"How lucky I am to have something that makes saying goodbye so hard.”
I have seen this quote from “Winnie the Pooh” used ad nauseam by my peers as they lament over closing this chapter of their lives with graduation just under two weeks away. To be honest, though, I don’t get it.
I remember hearing this same quote when I graduated from high school. It didn’t resonate with me then, either.
By the time senior year rolled around, I had gotten everything I could get out of high school. I had made great friends, I passed my IB exams and I got accepted into my dream college. I did everything I thought created the “typical” high school experience such as going to some parties and sneaking out a few times (Sorry, mom and dad.)By June 3, 2015, I didn’t find it hard to say goodbye. I was ready to start a new chapter of my life.
Four years later, I find myself in the same position. Don’t get me wrong: I loved my time at UF, but I can confidently say I have outgrown Gainesville and I am ready to leave. I mean, isn’t that the point of college? Aren’t we supposed to grow into better versions of ourselves? Isn’t our time here supposed to help springboard us into the next part of our lives?
When I came to college, I had preconceived notions of what my college experience would be like. I couldn’t wait to join a sorority, I was dead set on going to law school and I was certain I would meet some dreamy frat boy who would fall in love with me over a game of beer pong.
In reality, I dropped out of my sorority my junior year, I nixed the whole law school plan when I started to study for the LSAT and I have definitely never fallen in love while standing on the sticky floor of a frat house.
Even though none of my original plans worked out, I am much happier with the path I did take. UF has served as a breeding ground for my intellectual development and personal growth. For that, I will always be thankful.
The skills I learned in my classes have helped me excel professionally and landed me my dream job in Washington D.C. I found my passion for politics and social justice, and The Alligator provided me with a space to share my voice. I met enough people to realize what I should, and should not, look for in friends, boyfriends and roommates. I shocked myself by training for and running a full marathon. I got to a point where I stopped caring about what other people thought of me and focused on what made me happy. I also learned some skills that probably won’t be applicable after May 4, like how to funnel a beer (Thanks, Caline.)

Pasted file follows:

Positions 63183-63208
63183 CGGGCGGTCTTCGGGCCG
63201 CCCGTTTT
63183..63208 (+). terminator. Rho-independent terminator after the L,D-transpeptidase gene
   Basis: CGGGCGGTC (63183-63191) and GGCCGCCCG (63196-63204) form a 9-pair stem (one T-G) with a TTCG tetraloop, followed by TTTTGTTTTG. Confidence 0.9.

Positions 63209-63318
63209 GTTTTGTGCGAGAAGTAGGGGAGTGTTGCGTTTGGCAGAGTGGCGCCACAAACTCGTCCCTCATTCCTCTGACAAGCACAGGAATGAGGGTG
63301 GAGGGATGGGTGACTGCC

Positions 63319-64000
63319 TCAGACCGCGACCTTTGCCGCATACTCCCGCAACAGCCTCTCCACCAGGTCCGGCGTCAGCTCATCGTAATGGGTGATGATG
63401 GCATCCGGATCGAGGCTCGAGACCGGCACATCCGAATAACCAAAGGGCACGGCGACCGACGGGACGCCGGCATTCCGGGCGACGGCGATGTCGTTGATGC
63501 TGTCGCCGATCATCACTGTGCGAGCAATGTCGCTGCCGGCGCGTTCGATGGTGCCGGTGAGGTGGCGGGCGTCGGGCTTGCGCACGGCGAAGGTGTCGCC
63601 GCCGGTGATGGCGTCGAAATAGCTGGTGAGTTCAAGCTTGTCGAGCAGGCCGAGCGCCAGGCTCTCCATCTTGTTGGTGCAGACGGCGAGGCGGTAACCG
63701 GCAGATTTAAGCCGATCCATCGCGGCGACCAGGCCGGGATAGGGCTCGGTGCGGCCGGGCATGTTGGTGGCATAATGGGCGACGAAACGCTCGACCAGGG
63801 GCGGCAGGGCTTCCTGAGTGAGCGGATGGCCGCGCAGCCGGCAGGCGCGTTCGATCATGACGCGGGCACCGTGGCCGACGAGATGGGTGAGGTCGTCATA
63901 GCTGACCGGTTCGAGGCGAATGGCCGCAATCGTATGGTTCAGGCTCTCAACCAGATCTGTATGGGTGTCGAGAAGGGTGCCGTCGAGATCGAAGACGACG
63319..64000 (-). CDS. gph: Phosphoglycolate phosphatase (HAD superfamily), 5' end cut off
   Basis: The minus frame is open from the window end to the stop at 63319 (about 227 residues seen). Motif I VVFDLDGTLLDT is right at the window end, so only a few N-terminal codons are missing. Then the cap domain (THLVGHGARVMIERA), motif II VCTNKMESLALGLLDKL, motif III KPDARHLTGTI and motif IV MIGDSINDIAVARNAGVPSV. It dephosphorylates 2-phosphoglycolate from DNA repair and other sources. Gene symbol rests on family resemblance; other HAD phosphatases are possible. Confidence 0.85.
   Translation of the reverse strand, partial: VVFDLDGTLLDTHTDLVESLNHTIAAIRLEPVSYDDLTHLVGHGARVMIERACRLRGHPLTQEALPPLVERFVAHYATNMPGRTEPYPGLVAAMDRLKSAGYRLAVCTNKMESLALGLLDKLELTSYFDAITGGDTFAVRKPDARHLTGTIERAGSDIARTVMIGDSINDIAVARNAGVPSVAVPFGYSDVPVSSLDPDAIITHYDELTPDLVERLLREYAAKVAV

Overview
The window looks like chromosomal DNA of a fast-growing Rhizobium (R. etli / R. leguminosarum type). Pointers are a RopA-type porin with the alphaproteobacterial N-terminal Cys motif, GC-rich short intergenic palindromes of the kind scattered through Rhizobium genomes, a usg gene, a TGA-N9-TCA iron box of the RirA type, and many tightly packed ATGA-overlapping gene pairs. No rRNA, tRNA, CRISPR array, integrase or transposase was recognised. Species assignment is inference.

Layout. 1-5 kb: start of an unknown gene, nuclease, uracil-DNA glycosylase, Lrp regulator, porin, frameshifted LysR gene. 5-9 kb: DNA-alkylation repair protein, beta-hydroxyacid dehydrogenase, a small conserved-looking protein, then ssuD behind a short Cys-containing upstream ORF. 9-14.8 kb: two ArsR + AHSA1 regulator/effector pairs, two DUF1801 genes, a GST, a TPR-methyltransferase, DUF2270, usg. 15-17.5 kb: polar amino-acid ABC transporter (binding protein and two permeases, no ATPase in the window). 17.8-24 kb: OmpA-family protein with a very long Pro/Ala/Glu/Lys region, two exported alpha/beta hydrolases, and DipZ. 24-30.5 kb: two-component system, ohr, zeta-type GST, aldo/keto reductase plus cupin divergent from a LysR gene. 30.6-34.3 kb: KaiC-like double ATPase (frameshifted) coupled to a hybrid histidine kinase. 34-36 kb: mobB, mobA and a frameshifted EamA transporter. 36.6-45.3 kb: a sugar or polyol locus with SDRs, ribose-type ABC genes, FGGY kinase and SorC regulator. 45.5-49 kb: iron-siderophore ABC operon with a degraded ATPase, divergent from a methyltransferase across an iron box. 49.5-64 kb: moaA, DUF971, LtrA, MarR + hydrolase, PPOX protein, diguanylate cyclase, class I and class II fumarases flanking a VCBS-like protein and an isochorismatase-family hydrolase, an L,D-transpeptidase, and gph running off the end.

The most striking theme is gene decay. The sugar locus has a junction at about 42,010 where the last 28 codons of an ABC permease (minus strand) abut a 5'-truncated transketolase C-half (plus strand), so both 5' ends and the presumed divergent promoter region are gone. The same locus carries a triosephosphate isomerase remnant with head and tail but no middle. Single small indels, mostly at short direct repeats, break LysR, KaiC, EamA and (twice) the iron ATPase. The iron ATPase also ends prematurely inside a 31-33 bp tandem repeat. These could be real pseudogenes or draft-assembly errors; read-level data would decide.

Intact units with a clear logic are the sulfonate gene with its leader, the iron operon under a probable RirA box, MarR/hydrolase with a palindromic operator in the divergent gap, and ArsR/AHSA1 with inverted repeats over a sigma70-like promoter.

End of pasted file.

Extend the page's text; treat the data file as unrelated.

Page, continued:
UF gave me some of the best years of my life and is the backdrop for many of my favorite memories. But, when I walk across the stage of the O’Connell Center in 12 days, I am not going to view it as a hard goodbye, but as an easy hello.
I will leave UF fully prepared to move 900 miles away to start my career without fear of failure. The lessons I learned in and out of the classroom gave me the confidence to succeed outside of the 352. I’m proud of the person I turned into on this campus and I’m ready to see what my next home has in store for me.
Abigail Miller is a journalism and political science senior. Her column appears on Mondays.
Correction: The article was updated to reflect that graduation is in 12 days as of publication.